OIG Report Reveals Information Security Issues at HHS | Healthcare Informatics Magazine | Health IT | Information Technology Skip to content Skip to navigation

OIG Report Reveals Information Security Issues at HHS

May 6, 2015
by Rajiv Leventhal
| Reprints

A report from the Department of Health and Human Services’ (HHS) Office of Inspector General (OIG) has found that information security at HHS needs improvement because controls have not been fully implemented and monitored.

For the report, OIG reviewed selected security controls at the Health Resources and Services Administration (HRSA), an HHS agency, which is comprised of six bureaus and 13 offices, providing leadership and financial support to healthcare providers across the country. HRSA’s Office of Information Technology (OIT) develops and coordinates HRSA-wide plans, budgets, policies, and procedures for IT infrastructure services.

Specifically, OIG reviewed controls over inventory management,  patch management, antivirus management, event management, logical access, encryption, configuration management, Web vulnerability management, and Universal Serial Bus (USB) port control management. OIG interviewed HRSA's security and IT personnel, reviewed policies and procedures, and tested controls in place at the agency.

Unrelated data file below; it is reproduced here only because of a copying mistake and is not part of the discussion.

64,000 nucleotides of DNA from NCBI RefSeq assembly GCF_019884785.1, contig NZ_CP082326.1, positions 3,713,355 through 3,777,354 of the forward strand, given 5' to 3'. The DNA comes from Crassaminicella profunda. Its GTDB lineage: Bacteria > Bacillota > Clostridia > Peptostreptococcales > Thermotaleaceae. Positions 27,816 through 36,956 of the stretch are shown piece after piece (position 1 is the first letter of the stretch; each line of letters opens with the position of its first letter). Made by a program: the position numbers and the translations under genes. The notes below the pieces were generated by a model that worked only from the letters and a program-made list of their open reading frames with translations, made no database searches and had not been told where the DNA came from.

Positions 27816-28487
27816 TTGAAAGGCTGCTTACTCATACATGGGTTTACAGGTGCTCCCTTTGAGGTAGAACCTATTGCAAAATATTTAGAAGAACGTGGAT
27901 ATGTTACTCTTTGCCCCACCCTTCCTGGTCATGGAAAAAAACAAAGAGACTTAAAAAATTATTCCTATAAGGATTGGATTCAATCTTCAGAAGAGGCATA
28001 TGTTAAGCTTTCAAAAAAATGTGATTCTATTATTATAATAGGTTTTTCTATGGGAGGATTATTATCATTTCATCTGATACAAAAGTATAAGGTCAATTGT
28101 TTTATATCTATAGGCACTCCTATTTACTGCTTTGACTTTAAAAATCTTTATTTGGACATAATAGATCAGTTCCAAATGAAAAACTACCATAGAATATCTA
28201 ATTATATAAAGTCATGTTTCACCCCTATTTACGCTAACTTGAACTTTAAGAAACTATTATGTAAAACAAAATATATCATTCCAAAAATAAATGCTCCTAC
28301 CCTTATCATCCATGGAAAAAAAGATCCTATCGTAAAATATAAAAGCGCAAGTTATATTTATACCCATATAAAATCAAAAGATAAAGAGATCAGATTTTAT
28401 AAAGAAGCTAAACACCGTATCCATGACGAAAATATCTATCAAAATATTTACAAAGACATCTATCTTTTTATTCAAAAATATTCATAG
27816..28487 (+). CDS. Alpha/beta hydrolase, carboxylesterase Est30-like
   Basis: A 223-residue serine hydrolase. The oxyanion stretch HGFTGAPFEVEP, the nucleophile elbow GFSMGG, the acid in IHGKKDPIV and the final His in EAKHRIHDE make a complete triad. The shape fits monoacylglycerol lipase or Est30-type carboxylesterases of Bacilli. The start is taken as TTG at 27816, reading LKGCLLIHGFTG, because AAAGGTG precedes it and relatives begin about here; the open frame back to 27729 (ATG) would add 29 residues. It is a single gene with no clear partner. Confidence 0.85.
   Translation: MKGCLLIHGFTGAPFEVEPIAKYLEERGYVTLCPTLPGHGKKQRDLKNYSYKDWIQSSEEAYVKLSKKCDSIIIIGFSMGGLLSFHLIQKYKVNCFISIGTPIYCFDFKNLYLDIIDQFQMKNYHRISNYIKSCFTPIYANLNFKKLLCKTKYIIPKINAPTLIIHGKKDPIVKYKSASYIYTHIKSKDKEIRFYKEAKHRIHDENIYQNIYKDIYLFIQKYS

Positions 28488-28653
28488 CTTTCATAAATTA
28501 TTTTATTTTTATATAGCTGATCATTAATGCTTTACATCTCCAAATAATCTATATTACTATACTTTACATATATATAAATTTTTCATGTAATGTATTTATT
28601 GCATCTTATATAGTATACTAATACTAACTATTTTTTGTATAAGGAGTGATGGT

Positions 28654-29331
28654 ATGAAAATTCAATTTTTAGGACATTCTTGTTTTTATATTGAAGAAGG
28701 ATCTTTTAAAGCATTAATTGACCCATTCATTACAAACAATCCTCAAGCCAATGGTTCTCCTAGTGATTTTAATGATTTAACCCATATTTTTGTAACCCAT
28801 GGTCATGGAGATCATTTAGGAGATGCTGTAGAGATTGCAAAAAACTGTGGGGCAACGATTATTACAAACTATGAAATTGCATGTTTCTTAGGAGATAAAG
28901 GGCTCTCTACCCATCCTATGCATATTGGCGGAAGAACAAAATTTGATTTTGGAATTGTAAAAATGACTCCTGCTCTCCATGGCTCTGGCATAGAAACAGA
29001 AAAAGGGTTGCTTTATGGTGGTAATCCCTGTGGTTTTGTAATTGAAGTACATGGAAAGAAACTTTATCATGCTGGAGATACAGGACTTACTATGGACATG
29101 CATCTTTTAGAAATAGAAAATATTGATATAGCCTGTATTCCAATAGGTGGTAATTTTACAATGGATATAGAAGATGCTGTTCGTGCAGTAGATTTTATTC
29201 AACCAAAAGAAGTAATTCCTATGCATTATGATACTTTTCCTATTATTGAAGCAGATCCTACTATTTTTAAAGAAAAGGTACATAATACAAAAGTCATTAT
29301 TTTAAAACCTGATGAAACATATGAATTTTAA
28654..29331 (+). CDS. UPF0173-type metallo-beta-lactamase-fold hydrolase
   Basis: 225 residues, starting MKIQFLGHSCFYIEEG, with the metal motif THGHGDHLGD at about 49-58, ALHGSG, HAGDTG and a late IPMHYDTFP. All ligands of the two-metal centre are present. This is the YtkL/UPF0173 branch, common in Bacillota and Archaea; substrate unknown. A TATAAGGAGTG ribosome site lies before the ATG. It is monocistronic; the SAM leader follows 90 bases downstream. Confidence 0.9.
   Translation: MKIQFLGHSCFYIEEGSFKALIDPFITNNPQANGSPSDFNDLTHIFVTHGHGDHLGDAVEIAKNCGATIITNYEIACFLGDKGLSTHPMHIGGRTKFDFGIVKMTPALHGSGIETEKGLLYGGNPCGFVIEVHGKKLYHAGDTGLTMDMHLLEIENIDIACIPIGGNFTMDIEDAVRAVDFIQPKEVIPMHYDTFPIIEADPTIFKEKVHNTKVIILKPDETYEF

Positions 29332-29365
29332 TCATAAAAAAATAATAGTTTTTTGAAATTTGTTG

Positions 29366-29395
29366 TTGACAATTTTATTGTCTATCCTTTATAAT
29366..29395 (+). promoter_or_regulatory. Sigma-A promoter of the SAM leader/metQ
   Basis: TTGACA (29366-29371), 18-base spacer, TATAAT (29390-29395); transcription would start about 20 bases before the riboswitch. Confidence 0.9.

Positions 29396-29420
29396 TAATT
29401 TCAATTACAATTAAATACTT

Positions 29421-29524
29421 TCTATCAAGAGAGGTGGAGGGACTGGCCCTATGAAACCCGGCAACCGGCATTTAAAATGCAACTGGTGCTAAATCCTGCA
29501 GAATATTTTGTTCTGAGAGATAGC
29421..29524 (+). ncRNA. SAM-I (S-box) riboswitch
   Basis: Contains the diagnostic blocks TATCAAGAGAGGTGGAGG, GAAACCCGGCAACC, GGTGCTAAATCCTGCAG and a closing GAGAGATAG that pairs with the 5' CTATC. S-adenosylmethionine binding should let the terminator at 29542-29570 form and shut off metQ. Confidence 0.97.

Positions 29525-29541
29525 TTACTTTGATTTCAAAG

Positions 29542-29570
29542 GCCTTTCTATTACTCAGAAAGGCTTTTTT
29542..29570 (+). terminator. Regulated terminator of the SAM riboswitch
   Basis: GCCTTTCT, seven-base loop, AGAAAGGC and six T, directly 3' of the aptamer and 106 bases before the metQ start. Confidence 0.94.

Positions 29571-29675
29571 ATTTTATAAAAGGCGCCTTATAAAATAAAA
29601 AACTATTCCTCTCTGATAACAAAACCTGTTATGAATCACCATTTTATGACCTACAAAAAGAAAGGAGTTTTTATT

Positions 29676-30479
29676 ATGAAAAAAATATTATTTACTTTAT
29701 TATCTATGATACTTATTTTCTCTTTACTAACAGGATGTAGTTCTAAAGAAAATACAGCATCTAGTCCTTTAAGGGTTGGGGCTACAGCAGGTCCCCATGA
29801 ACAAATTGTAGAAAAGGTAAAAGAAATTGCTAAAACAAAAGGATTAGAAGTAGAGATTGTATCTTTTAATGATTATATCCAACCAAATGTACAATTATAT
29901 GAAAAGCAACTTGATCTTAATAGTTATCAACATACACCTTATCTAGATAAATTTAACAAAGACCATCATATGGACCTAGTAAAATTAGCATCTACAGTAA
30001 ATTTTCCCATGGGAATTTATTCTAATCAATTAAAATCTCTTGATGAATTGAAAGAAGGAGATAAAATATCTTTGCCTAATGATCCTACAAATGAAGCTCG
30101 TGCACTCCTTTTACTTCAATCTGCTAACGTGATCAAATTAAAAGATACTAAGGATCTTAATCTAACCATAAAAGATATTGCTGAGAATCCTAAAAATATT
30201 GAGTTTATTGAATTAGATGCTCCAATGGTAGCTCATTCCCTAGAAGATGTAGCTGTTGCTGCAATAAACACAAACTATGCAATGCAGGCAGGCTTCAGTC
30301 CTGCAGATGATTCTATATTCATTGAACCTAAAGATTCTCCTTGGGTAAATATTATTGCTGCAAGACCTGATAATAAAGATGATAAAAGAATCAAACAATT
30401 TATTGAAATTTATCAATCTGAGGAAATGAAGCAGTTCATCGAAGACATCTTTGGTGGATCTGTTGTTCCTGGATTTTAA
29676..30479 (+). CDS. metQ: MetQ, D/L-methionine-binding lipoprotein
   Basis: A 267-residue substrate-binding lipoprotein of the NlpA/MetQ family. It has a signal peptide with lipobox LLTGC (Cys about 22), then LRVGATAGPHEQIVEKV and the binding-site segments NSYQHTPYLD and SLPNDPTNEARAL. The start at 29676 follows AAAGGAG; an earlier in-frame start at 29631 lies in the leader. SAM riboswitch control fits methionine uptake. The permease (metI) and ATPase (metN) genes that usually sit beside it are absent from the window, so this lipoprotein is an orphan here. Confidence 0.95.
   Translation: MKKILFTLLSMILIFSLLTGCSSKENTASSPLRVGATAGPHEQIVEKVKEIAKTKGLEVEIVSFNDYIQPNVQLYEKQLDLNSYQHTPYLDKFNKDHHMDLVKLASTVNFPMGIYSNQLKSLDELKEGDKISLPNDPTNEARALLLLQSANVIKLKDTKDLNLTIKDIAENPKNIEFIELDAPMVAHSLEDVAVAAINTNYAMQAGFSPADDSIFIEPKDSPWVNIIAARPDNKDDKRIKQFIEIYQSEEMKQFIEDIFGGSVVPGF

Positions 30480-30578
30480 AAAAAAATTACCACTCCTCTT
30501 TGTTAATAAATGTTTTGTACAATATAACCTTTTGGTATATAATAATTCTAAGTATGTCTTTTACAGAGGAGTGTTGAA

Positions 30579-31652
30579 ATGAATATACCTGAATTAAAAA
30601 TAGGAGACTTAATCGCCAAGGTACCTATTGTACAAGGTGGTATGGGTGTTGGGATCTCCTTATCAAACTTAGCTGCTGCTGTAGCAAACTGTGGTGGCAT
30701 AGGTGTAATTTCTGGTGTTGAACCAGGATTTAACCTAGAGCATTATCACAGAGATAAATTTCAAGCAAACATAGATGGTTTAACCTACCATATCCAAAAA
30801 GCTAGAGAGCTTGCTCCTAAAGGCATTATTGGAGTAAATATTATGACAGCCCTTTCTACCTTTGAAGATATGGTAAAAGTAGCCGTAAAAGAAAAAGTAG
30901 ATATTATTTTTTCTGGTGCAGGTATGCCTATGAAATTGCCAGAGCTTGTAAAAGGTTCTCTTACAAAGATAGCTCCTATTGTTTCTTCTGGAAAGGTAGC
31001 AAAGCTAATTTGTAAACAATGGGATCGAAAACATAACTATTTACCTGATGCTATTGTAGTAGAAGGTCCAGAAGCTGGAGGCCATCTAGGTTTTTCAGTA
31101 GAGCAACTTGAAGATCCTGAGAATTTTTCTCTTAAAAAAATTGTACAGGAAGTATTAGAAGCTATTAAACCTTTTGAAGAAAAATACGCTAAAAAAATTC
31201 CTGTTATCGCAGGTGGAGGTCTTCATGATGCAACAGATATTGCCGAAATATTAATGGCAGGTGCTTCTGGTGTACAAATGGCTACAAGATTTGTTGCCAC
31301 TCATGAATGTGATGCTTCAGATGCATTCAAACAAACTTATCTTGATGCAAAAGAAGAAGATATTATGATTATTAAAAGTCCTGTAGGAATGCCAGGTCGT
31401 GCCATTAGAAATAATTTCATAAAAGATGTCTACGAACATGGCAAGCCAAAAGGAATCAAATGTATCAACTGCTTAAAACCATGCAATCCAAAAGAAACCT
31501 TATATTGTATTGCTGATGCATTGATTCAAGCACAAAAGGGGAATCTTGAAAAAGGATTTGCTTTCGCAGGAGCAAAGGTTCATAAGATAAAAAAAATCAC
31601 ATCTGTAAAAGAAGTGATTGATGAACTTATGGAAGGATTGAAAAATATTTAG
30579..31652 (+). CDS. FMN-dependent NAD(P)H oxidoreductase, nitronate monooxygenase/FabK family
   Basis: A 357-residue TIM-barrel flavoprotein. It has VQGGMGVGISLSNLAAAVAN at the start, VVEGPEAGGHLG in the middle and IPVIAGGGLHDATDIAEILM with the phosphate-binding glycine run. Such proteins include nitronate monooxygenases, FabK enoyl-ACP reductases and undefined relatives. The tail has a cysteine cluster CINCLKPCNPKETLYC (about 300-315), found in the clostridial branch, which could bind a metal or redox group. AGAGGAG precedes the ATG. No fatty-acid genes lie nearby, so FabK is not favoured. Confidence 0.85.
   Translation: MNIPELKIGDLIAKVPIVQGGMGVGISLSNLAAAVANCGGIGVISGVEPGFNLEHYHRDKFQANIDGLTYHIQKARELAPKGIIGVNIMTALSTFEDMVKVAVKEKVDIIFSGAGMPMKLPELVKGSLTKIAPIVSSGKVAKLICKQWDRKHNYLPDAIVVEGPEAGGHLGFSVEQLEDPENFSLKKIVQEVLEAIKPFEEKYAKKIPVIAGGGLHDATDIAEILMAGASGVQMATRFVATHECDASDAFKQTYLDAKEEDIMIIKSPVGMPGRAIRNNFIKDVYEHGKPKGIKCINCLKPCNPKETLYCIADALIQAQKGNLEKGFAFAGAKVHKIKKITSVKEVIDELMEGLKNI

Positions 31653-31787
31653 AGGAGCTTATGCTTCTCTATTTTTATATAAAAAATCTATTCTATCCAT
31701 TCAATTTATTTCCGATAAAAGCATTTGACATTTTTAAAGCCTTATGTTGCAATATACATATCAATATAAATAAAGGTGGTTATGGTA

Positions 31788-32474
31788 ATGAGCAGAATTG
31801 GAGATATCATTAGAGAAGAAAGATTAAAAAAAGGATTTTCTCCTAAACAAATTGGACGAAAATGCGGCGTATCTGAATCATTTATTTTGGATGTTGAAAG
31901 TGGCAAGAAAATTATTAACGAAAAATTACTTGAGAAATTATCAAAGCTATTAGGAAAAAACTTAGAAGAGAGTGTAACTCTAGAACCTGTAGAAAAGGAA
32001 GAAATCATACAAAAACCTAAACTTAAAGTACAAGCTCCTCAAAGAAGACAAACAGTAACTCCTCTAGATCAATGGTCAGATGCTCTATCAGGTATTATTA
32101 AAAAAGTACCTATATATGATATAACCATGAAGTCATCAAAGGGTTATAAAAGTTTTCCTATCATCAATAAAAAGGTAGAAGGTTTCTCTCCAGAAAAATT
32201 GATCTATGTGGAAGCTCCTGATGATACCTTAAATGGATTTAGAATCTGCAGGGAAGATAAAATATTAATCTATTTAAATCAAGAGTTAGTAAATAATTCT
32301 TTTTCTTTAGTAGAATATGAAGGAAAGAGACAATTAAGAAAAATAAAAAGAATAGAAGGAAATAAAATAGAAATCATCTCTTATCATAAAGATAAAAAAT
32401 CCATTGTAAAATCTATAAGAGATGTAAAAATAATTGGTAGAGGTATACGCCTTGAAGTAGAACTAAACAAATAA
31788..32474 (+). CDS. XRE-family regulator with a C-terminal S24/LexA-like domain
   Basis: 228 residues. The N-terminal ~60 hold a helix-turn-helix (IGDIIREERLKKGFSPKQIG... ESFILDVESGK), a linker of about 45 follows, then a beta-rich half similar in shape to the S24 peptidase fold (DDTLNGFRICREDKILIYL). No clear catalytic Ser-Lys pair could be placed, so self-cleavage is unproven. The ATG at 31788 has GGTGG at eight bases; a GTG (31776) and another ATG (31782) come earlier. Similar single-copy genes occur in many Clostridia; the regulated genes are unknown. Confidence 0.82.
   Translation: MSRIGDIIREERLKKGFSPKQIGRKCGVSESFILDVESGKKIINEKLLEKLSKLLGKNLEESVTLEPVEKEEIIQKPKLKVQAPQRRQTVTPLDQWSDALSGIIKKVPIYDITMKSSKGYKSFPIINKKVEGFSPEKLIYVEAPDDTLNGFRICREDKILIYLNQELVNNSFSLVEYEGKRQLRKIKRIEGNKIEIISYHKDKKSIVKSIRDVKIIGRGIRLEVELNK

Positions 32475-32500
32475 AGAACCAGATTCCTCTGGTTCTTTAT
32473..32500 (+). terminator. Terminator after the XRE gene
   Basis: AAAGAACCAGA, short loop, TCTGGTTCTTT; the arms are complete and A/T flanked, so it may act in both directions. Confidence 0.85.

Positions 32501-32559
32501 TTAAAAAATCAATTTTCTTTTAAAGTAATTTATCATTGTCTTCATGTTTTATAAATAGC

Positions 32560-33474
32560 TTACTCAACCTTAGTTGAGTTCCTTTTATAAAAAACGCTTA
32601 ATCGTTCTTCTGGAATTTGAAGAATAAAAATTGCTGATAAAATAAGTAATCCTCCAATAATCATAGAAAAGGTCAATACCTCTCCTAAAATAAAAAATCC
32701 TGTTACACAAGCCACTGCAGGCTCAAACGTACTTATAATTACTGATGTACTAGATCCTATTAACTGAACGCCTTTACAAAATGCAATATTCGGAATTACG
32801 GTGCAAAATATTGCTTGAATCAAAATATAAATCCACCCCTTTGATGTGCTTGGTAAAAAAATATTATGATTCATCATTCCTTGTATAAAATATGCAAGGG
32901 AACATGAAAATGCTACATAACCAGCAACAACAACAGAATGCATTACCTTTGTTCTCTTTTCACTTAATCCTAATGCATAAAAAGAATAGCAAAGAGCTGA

The report found that HRSA had not fully implemented or monitored some information security controls. OIG identified six categories of vulnerabilities:

• IT asset inventory management—HRSA did not track and manage IT inventory effectively.

• Patch management—HRSA's patch management controls were not implemented and monitored effectively. HRSA had vulnerabilities that, if exploited, could have allowed unauthorized disclosure, modification, or unavailability of critical data.

• Antivirus management—HRSA did not monitor the antivirus status of HRSA-managed assets effectively.

• Logical access—HRSA's Active Directory user accounts were not consistently reviewed as outlined in HRSA's policies.

• Encryption—HRSA did not consistently apply their encryption policies.

• USB port control access—HRSA did not have any policies or procedures to effectively secure USB port control access.

OIG outlined recommendations to HRSA to address these findings. It said that HRSA concurred with 17 of 18 recommendations and partially concurred with one recommendation, and described actions it has taken and plans to take to implement them.

The Health IT Summits gather 250+ healthcare leaders in cities across the U.S. to present important new insights, collaborate on ideas, and to have a little fun - Find a Summit Near You!


/news-item/oig-report-reveals-information-security-issues-hhs

See more on

betebet sohbet hattı betebet bahis siteleringsbahis